Camping life in the outback.
On this trip we slept in swags - canvas bags with a mattress and a pillow, and you slept inside this with your sleeping bag. I was toasty warm in the desert air.
We had tents that we set up each day, although you could pay extra for nicer accommodation like cabins, and glamping tents!
Dinner was cooked over a campfire - and this was a magical time seeing our guides cook with billies and camp ovens. We would spend this time talking around the fire, getting to know you fellow travel companions, share outback stories and lean back and look up at the sky filled with stars.
The campfire breakfast in full swing.
All set for dinner at Purnululu National Park.
Plenty of banter and stories around the campfire.
Spoilt - the tents were already set-up for us!
Life on the bus.
We had 11 travellers on the bus and two guides.
You travelled long hours on dusty, unsealed roads from one destination to the next. Entertainment is listening to the guides tell great stories, and chatting to the others.
It was on these long drives that we learnt so much about the outback and it's history.
We often had the opportunity to ride up front and see the rough roads ahead of us.
We stopped to collect firewood each day for our campfire, which always ended up with some hilarity.
Rough roads, great drivers, all-terrain vehicles!
Keeping in touch in the Outback.
Keeping in touch is not always the easiest in the outback and you and your family need to be aware of this.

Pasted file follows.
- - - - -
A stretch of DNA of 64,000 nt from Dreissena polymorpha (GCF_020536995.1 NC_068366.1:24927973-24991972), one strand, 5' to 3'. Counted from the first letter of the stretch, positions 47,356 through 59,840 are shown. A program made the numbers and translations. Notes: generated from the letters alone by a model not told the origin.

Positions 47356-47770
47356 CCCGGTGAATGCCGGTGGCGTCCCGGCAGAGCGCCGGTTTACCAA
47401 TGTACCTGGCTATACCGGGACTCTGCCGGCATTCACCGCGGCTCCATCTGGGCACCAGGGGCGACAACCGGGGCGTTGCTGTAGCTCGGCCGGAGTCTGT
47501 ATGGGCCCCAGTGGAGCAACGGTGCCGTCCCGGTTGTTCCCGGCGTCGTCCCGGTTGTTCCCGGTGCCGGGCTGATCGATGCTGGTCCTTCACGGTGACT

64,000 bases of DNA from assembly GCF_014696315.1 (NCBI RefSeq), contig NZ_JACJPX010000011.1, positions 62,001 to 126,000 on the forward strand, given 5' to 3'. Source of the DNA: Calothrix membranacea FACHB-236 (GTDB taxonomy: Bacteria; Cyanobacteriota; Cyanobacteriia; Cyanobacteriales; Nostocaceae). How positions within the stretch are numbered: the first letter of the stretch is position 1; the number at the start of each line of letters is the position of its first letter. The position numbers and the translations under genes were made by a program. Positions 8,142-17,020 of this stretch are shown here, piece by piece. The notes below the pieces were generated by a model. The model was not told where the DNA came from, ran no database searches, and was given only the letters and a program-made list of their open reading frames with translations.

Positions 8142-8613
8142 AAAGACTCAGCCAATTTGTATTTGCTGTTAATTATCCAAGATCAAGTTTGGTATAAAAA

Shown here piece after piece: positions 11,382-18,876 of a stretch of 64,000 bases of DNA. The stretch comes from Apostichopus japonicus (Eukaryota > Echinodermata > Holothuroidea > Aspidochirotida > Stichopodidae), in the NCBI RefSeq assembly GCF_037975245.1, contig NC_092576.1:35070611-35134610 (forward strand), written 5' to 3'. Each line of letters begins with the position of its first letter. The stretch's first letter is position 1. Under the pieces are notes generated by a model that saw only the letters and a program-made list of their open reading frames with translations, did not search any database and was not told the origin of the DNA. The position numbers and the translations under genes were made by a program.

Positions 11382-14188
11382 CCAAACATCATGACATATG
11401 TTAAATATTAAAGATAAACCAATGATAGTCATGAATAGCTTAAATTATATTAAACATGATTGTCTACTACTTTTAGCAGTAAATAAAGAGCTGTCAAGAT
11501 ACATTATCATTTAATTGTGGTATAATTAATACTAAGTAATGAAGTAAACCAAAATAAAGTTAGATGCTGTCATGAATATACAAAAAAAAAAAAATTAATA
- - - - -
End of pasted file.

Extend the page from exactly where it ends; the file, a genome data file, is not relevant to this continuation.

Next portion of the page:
At some stages there is NO CELLPHONE RECEPTION for days! You really are remote.
I loved this and really enjoyed not having the distraction of social media. But you need to warn your family so they don't panic! I gave my family the contact details of the tour company as the drivers have a satellite-type phone, and the outback has it's own system for getting messages to people.
The outback community is very remote, but there is a closeness that is ever-present and they're always looking out for each other.
Otherwise there can be phones where you are staying - but not always.
The phone in the fridge - for real!!
Take your camera!
You won't have much use for a phone - but your camera will be working overtime!
From big sky country, to star-filled nights, colours that pop, and creatures that send you running.
There'll be waterfalls with an insurmountable amount of water and power, red cliffs, and ancient Aboriginal artwork.
There'll be ample opportunity to click away at all the marvels - you'll just have to wait until you're near Derby to be able to post online to friends and family. But they'll be well-worth waiting for.
The amazing Kimberley Boab tree and the big sky landscapes.
Hiking in Purnululu National Park (Bungle Bungles).
Crossing the croc infested Pentecost River.
The dark and murky waters of Tunnel Creek.
Fire on the Mitchell Plateau.
Sunset at Windjana Gorge.
Daybreak Windjana Gorge.
Visit the Australian Outback.
I highly recommend visiting the Australian Outback.
- It is full of life and great characters.
- The scenery is vast and magnificent on a massive scale.
- The history is incredibly sad and full of conflict and hardship.
But it is a harsh landscape and unforgiving - You must be prepared well for any trip there.